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Glenbrook Parks & Reserves - an Historical perspective PDF Print E-mail
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Friday, 11 September 2009 00:39
 Glenbrook's Parks and Reserves - an historical perspective

On May 12, 1813, Gregory Blaxland, William Lawson and William Charles Wentworth climbed Lapstone Hill (by what precise route is uncertain) passed through what is now Glenbrook Park and camped near a swamp at the south eastern corner if what is now Glenbrook Oval; and unconscious of it at the time, sounded the death knell of the Daruk people for whom the Blue Mountains had been home for many millennium.

Little trace remains to-day of the people who had lived and hunted through the open forests of the mountains - some rock carvings in a good state of preservation and some vestiges of their art in caves within the Blue Mountains National Park, the best known is the Red Hands Cave.

History, for the white settlers who's dispossessed them, began with that historic crossing of the seemingly impenetrable barrier to the west in 1813.

After the explorers came the road-builders: Lieutenant William Cox and his 30 hand-picked "well inclined hardy" convicts with eight soldiers as guards-cum-overseers, began the first road across the Blue Mountains on Jul 18, 1814. It was completed in six months  a remarkable feat of engineering.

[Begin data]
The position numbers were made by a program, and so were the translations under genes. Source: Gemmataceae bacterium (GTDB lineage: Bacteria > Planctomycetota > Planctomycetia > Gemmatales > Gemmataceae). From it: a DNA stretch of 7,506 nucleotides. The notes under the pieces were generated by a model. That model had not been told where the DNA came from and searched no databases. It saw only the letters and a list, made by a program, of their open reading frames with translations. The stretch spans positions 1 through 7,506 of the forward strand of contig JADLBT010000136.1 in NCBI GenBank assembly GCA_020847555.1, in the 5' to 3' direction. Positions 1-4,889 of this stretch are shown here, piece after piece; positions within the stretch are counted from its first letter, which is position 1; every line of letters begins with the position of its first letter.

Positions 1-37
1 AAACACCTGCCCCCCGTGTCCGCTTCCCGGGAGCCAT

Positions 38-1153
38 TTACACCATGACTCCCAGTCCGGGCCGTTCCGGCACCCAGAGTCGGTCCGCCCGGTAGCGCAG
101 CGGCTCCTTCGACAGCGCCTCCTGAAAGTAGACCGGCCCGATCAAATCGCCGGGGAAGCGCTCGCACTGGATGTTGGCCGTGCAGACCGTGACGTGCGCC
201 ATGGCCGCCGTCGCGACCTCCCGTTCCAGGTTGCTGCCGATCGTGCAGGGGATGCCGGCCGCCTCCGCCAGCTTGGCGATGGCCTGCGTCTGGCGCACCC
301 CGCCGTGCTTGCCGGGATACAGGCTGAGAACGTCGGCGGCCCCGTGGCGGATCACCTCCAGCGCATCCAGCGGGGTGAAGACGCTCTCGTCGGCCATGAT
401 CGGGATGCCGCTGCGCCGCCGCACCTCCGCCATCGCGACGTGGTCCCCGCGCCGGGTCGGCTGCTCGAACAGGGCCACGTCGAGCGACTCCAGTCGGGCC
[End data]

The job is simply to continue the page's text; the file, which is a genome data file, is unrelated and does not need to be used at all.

It is probable that this road crossed Glenbrook Park fro near Lucasville Road to the diagonally opposite corner (Great Western Highway and Ross Street) then to near the present site of the Glenbrook Bowling Club and on to Glenbrook Lagoon, where the road-building depots was established.

The original road was supplanted when the road through Mitchesll"s Pass was opened in 1833. On this pass is the famous Lennox Bridge, built across Lapstone Creek by immigrant stonemason David Lennox. It is the oldest bridge on the Australian mainland and carried all road traffic for 93 years.

Few permanent settlers made a home in Glenbrook until the coming of the railway.

The first zig zag railway and the Lapstone Viaduct (the bridge across Kapsack Gully on Lapstone Hill, new part of the Highway) was built by John Whitton in 1865, and in 1867 a water tank was built to water the stream trains at their first stop on the mountains. Water was piped from Glenbrook Lagoon. The three brick pillars which supported the tank can be seen beside the highway in front of Glenbrook Native Plant  Reserve.

The name of the station was Wastertank; but in 1874 it was renamed Wascoe Siding in honor of John Wascoe, mine host of the Pilgrim Inn, where the three original roads met a little farther up the hill.
The name was short-lived. In 1878 it became Brookdale, which had an even shorter life-span, for only a year later it was given the name Glenbrook, which has managed to survive.

Glenbrook was proclaimed a village on March 20, 1885 and Glenbrook Park was set aside for public use in the same year. The Railway Guide of 1886 reported that "numerous country residences have been erected which provide a cool and quiet retreat for busy city workers IN the summertime. Glenbrook is well laid out and the provision of wild reserves will it time make this place very attractive.